4. Eudaimonic project: In the eudaimonic project phase, the patient has fully adjusted to the process from the start with skills obtained related to the cognitive, emotional, and behavioral dimensions. Individuals in this phase do not identify themselves as “patients”; in other words, “being a patient” is an experience from their past. The individual succeeds in engaging chronic disease management skills within their daily routine and does not feel stress and anxiety due to the changes experienced; on the contrary, they are hopeful about their health status and the future.45 The patient has developed an internal control focus to sustain emotional development and aims to reflect this skill in their future life plans.46 Unlike the adhesion, adhesion, patients in this phase pay attention to changes in their daily routines including what they eat, creating appropriate conditions for taking medications, and continuing to exercise.43 The patient is specialized in their chronic disease management and becomes an active member of the health team. For example, based on their own experiences, they predict the requirements and expectations of other patients in similar conditions and may offer recommendations to healthcare professionals. Thus, they contribute to developing the quality of healthcare services.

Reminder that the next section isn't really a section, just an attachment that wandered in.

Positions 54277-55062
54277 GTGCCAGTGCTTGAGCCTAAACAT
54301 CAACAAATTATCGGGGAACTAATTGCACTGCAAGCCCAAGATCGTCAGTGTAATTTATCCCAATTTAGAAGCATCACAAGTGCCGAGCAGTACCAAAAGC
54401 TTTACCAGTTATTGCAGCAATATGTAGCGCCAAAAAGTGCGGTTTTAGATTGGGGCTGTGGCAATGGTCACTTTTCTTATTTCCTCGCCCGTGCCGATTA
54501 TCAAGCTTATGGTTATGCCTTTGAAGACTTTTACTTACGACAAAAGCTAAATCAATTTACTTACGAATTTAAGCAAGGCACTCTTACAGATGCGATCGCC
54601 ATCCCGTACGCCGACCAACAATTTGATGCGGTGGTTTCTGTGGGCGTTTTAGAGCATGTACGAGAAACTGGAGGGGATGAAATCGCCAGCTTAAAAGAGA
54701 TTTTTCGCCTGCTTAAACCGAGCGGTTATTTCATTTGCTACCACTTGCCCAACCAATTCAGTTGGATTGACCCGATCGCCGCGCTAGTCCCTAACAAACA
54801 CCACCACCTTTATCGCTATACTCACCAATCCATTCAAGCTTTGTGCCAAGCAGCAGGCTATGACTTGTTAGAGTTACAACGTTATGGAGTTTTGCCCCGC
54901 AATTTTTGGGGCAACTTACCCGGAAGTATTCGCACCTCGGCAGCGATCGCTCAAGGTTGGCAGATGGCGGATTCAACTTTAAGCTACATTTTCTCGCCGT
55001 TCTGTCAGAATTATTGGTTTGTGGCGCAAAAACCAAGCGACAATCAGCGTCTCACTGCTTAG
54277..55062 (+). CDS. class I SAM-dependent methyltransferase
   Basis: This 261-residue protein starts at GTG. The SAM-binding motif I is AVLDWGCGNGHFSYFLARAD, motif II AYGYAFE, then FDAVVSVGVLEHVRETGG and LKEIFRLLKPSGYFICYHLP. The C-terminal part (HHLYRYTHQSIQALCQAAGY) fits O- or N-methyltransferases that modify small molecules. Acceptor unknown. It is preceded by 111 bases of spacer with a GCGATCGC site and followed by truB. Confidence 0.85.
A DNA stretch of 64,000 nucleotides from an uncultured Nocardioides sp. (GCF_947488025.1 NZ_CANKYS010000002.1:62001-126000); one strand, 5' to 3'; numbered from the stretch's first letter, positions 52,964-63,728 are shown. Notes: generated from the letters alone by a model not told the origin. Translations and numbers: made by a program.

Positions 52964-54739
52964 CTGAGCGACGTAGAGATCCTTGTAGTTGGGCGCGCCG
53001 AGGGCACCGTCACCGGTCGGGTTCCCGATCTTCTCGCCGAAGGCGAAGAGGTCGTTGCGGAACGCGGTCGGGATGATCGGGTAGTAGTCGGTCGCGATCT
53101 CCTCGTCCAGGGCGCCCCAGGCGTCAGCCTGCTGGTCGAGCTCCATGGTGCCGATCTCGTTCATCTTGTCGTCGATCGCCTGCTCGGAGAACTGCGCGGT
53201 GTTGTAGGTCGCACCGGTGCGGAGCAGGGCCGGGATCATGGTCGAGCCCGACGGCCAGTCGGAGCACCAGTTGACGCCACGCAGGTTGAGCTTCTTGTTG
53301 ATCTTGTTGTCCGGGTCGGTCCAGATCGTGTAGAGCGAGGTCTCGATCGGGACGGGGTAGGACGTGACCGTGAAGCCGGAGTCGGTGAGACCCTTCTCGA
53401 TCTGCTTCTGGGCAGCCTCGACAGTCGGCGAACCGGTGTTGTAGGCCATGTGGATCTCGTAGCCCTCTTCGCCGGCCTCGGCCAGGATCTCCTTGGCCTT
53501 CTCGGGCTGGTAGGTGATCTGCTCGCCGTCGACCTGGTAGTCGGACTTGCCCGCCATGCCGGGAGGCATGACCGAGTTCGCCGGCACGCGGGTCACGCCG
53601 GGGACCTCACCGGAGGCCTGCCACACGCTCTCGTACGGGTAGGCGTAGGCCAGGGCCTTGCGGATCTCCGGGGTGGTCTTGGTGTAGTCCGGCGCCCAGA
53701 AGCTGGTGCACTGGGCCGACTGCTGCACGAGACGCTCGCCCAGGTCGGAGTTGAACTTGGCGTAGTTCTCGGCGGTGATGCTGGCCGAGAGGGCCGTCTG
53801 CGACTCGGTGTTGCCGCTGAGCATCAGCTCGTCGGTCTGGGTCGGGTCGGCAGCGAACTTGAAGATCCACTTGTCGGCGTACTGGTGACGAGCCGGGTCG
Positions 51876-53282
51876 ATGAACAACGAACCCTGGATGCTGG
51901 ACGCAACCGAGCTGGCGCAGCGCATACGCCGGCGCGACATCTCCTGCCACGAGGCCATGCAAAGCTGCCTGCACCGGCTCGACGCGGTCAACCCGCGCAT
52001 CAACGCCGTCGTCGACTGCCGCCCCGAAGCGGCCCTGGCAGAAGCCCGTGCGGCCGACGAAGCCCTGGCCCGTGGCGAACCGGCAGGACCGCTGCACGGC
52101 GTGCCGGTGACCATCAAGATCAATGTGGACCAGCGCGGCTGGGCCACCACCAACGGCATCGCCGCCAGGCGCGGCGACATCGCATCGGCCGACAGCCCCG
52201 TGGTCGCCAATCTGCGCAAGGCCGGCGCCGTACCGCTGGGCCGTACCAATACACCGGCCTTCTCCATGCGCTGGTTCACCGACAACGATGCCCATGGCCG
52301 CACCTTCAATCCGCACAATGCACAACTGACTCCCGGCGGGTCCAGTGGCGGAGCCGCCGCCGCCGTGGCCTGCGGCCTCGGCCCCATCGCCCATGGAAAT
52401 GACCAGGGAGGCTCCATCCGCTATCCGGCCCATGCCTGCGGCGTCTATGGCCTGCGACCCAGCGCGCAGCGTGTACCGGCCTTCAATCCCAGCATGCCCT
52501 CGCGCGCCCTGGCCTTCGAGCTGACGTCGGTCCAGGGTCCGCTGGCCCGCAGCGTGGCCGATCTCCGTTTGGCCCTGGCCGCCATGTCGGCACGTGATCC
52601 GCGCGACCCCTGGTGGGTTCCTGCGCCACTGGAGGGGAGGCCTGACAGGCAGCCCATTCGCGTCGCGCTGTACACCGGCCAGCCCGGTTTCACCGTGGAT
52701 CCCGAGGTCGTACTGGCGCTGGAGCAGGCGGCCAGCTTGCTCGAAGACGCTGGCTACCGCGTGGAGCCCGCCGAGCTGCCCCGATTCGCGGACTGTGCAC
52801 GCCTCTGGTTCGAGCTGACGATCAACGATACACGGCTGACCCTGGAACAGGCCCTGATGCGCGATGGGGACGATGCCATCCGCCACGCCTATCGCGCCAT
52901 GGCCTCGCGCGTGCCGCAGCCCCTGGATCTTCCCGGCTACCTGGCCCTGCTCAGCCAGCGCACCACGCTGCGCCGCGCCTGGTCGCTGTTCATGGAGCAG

Patient Health Engagement Journey: Transitions from Phases

It is important to determine which engagement phase the patient is in for chronic disease management. Identifying the positions enables nurses to determine which aspects the patient requires support for, setting individualized care goals, identifying factors which may be obstacles to gaining self-management skills, strengthening the patient’s autonomy in decision-making, engaging the family in the care management and providing appropriate coping support to the patient.19 From the blackout to the eudaimonic project phases, patients’ experiences and possible approaches of nurses are detailed below.

From Blackout to the Arousal Phase

The basic approach in the shift from blackout to the arousal phase involves supporting health literacy, providing health information, ensuring that patients can manage negative feelings, and establishing a trusting relationship.43 The trust relationship supports patients in resolving their feelings of shock, fear, and emotional confusion experienced after diagnosis. Due to uncertainty, patients need to frequently ask a trusted healthcare professional about their disease about their disease and treatment process. As a result, it should be ensured that the patient can communicate with the doctor or nurse whenever required (e.g., telephone, message applications) and receive answers to questions. The patient should be supported in the cognitive aspect considering their readiness, and the basic health information should be given progressively. In this progress, it is recommended to organize informative sessions about the disease, provide written/visual material at the patient’s health literacy level, perform individual health-coaching, maintain effective communication with doctors and nurses, and refer patients to psychological counseling.43

From the Arousal to the Adhesion Phase